“Internal remedies are designed to provide immediate and cost effective relief, rectifying irregularities first, before aggrieved parties resort to litigation. Although courts play a vital role in providing litigant’s access to justice (ie court justice), the importance of more readily available and cost effective internal remedies cannot be gainsaid.”

Paragraphs 14 and 17 contain what may be called the Wal-Mart Stores requisites, and para 16 the Baxter requisites.’

[31]      I have applied the Wal-Mart requisites and the Baxter requisites to the facts of this case. I have also taken into consideration the conclusions I have reached on the decision of the Board which I have held to be unlawful and invalid. There is authority that judicial review process should not be allowed to supplant the normal statutory appeal procedure unless there are exceptional circumstances. (Preston v IRC [1985] 2 All ER 327 (HL) at 337j-338a). As I said in Three Four Five Development Companies (Pty) Ltd exceptional circumstances will be found to exist where the statutory domestic remedies do not satisfy substantially the Wal-Mart Stores requisites and the Baxter requisites. In the instant case, I have already found that the Board misconstrued s 26(3)(g) of the Act leading to unlawfulness of the decision. And I find that the unlawfulness is gravely material and it has ‘undermined the domestic remedies themselves’ (see the Baxter requisites). For this reason I find that exceptional circumstances exist to supplant the statutory domestic remedies with judicial review (see Preston v IRC). Consequently, I reject the respondents point on the doctrine of exhausting statutory domestic remedies.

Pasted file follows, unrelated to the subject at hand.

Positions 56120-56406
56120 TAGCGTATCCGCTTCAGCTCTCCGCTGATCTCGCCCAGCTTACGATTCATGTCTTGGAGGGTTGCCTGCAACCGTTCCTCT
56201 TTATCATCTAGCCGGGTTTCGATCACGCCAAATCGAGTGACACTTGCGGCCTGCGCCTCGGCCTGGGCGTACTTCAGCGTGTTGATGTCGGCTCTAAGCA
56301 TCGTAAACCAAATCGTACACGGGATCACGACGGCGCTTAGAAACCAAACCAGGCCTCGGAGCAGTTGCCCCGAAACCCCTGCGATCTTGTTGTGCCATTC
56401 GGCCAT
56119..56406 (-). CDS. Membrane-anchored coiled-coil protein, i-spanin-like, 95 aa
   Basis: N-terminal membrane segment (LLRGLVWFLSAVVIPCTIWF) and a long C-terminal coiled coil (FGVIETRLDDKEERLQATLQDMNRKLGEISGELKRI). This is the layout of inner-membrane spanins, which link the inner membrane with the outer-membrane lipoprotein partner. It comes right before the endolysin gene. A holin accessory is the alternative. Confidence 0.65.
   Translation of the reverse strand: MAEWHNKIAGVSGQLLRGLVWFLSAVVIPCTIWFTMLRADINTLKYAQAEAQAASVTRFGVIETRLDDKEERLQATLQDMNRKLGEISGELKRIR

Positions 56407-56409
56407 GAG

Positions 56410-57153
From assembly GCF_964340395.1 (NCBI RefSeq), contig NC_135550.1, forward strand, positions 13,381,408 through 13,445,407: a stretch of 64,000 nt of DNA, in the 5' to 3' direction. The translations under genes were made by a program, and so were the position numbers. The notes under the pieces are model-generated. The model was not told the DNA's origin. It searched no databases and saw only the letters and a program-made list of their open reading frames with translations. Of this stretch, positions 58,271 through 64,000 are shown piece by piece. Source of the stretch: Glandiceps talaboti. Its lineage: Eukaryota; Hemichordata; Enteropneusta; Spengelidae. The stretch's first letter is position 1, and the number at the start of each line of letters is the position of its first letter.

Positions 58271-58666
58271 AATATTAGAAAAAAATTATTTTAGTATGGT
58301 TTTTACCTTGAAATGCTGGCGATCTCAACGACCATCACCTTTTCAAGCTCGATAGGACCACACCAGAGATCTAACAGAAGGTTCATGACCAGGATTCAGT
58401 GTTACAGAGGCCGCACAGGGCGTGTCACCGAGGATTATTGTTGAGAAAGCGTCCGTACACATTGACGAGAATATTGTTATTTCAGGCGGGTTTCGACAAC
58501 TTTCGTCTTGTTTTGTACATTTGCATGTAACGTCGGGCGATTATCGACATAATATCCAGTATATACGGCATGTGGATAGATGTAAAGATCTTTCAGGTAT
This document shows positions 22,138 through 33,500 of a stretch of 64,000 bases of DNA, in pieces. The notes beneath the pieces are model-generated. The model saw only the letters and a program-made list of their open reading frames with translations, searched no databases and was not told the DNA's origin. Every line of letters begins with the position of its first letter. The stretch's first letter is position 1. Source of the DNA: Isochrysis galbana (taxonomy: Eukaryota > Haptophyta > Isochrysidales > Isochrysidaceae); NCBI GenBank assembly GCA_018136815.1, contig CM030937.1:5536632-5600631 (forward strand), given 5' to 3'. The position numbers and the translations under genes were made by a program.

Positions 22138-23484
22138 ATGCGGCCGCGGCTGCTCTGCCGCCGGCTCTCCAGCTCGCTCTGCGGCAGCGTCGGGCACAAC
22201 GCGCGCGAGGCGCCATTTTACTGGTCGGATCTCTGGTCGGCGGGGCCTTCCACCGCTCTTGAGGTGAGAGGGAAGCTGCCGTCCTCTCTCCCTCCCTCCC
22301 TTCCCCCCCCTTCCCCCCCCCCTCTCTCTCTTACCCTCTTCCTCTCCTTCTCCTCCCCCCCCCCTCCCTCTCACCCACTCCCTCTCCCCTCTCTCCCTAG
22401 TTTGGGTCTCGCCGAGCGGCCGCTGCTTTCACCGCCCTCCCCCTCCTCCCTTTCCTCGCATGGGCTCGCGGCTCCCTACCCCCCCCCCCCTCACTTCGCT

[32]      On the authorities, eg Minister of Health and Social Services v Lisse 2006 (2) NR 739 (SC); Waterberg Big Game Hunting Lodge Otjahewita (Pty) Ltd v Minister of Environment 2010 (1) NR 1 (SC); and Immigration Selection Board v Frank 2001 NR 107 (SC), I hold that where a court has set aside the impugned administrative action, the court may in its discretion grant any one of the following orders:

(a)      an order setting aside the impugned decision or act;

(b)      an order as in para (a), together with an order referring the matter back to the administrative body or official concerned to reconsider the matter and decide afresh, with directions or without directions;